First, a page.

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Balanced Resistance Magnetoresistive Head Compensated against Thermal and Piezoresistive Effects

IP.com Disclosure Number: IPCOM000083302D
Original Publication Date: 1975-Apr-01
Included in the Prior Art Database: 2005-Mar-01
Document File: 3 page(s) / 53K

Publishing Venue

IBM

Related People

Anderson, R: AUTHOR [+4]

Abstract

The structure and method of fabrication of a balanced resistance magnetoresistive (MR) head, offers compensation against thermal and piezoresistive effects. Any change in the resistance of a magnetoresistive sensor element which results from external influences, other than the field to be sensed, yields an unwanted signal from the head. A thermal spike in a magnetoresistive head causes a corresponding spurious output from the head, because heating of the MR stripe results in a change in its resistivity. Similarly, stresses cause the piezoresistive effect and extraneous signals.

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Balanced Resistance Magnetoresistive Head Compensated against Thermal and Piezoresistive Effects

The structure and method of fabrication of a balanced resistance magnetoresistive (MR) head, offers compensation against thermal and piezoresistive effects. Any change in the resistance of a magnetoresistive sensor element which results from external influences, other than the field to be sensed, yields an unwanted signal from the head. A thermal spike in a magnetoresistive head causes a corresponding spurious output from the head, because heating of the MR stripe results in a change in its resistivity. Similarly, stresses cause the piezoresistive effect and extraneous signals.

The balanced structure shown in Fig. 1 compensates against thermal and piezoresistive effects, as discussed in patent No. 3,860,965 issued to O. Voegeli. A magnetoresistive head 30 for sensing magnetic recordings on media, such as tape comprises MR elements S1 and S2 adjacent to each other that are magnetostatically coupled to one another. The MR elements may be formed as thin-ferromagnetic films parallel to one another and are separated by a thin- insulating layer L.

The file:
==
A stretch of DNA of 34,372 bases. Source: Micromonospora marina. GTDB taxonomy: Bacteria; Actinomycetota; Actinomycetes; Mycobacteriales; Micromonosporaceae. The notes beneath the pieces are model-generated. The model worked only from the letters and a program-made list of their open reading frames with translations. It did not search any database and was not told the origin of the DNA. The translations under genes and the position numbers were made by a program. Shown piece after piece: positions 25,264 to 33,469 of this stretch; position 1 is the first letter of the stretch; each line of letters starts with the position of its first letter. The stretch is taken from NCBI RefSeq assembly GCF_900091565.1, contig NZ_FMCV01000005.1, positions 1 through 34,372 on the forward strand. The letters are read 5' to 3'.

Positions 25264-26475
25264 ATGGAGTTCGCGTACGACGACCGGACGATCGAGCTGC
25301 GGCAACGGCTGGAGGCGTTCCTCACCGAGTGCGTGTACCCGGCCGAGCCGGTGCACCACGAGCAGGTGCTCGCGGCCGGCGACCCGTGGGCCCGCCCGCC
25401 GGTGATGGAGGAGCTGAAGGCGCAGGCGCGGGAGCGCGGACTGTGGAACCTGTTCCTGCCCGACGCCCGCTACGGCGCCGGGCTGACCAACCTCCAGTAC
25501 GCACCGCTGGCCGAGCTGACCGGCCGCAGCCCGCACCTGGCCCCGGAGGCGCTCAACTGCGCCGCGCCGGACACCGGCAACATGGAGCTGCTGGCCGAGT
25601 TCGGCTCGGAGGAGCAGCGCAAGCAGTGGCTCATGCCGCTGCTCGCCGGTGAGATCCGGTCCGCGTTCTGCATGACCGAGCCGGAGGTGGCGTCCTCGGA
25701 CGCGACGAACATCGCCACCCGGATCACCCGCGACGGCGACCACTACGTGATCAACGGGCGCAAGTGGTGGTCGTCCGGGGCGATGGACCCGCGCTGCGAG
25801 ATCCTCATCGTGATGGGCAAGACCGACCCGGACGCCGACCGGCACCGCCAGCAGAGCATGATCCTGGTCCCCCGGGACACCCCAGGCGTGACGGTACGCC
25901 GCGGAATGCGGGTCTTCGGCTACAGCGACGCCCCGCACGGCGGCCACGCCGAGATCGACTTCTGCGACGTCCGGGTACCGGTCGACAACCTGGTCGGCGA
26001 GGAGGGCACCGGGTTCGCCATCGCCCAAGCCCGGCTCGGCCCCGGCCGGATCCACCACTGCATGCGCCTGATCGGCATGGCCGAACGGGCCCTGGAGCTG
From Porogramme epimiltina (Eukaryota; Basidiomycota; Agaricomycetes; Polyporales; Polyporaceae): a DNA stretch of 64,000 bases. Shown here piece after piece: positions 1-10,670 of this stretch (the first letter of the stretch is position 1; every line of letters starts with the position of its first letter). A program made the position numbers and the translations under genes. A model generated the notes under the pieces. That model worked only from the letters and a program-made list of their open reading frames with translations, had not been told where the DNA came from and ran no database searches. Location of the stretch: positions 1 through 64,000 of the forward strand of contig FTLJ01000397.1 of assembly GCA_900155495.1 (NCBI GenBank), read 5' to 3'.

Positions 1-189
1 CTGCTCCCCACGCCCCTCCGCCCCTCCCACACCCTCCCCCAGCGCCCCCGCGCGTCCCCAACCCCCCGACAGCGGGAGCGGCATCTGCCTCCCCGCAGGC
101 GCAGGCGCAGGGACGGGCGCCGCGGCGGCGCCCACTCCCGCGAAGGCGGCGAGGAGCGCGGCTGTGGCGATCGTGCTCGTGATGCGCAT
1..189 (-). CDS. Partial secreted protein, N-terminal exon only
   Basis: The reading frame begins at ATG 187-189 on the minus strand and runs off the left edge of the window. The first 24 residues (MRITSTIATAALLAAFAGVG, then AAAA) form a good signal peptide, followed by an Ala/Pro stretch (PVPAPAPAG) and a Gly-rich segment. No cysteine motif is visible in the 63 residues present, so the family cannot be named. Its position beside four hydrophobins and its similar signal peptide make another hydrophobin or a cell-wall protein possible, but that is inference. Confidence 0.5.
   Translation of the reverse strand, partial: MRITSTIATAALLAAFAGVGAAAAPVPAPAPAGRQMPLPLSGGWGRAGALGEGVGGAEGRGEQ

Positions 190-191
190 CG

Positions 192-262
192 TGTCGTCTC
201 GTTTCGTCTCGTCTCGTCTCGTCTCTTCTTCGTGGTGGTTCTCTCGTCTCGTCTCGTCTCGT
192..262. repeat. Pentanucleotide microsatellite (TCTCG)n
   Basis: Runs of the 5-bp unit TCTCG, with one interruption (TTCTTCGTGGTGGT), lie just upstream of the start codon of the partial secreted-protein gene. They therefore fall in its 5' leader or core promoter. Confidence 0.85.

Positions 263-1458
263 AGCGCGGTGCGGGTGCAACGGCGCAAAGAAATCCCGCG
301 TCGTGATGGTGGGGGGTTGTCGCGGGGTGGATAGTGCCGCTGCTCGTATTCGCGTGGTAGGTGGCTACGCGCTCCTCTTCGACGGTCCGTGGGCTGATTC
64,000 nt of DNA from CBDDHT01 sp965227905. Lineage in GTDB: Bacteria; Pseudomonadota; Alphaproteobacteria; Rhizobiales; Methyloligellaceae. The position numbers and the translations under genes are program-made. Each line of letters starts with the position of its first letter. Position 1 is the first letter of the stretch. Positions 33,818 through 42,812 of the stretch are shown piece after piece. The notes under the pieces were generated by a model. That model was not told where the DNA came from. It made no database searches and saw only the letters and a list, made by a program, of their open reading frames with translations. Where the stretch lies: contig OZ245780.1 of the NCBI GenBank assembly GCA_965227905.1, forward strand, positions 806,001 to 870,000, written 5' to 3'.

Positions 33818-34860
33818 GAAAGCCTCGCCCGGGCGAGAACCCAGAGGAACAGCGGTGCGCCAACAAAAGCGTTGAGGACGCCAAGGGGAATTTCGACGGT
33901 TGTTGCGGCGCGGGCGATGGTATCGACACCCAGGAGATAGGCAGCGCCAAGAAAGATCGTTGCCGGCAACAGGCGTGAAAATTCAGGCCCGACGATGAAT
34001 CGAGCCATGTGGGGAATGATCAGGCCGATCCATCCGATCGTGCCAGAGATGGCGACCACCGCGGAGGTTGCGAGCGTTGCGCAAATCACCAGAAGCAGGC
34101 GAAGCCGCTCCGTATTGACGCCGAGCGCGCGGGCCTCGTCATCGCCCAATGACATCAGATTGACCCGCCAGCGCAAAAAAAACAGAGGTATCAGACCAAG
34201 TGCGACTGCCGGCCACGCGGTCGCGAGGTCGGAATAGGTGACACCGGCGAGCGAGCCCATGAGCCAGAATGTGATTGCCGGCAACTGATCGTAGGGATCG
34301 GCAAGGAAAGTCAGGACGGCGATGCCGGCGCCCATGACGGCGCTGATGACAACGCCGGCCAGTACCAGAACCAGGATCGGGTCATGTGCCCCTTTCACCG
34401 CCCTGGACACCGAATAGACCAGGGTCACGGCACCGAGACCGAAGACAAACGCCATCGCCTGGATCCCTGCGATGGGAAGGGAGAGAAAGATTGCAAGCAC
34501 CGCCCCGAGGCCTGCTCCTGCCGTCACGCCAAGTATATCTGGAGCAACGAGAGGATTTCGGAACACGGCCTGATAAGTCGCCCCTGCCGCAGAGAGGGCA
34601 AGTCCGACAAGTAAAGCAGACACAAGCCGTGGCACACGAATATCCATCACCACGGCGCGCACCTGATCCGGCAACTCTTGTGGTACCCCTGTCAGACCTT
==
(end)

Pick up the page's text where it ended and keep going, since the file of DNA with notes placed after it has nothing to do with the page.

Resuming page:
The elements S1 and S2 have low anisotropy and a high-magnetoresistance coefficient. The MR elements are matched to each other and have substantially the same thickness, dimensions, resistance, coefficient of thermal expansion, resistivity and shape anisotropy. The MR elements S1 and S2 have a common junction 45 which is connected through a conductor 49 to a reference voltage source, such as ground terminal 46. The elements S1, S2 receive current from a constant-current source 50 applied through conductors A and B. The conductors A, B and 49 are deposited over the ends of the MR elements.

A differential amplifier 10 is connected to the output of the elements. Accordingly, the voltage difference signal across the MR elements S1, S2 is sensed by the amplifier 10, and appears after amplification at output terminal 57. Thus, when a drive current from source 50 is applied through conductors A and B to the elements, the drive current through MR element S1 energizes that element and serves to magnetically bias magnetoresistive element S2. Similarly, the drive current through MR element S2 energizes that element and serves to magnetically bias element S1. The drive current required is relatively low.

Magnetically, the current I2 (indicated by the arrow) in stripe S2 biases stripe S1 and vice versa, so the stripes are biased in opposite directions. A common magnetic field sensed by both stripes results in increased resistance in one stripe and a decrease in the other. Amplifier 10 senses the resulting difference in voltage between A and B.

The coupling of the elements is illustrated schematically in Fig. 2A, which is a partial front view of Fig. 1 showing the elements S1 and S2. Fig. 2B is a right elevation of Fig. 1 showing the exterior of element S1. H1 is the magnetic field acting on MR element S2 due to...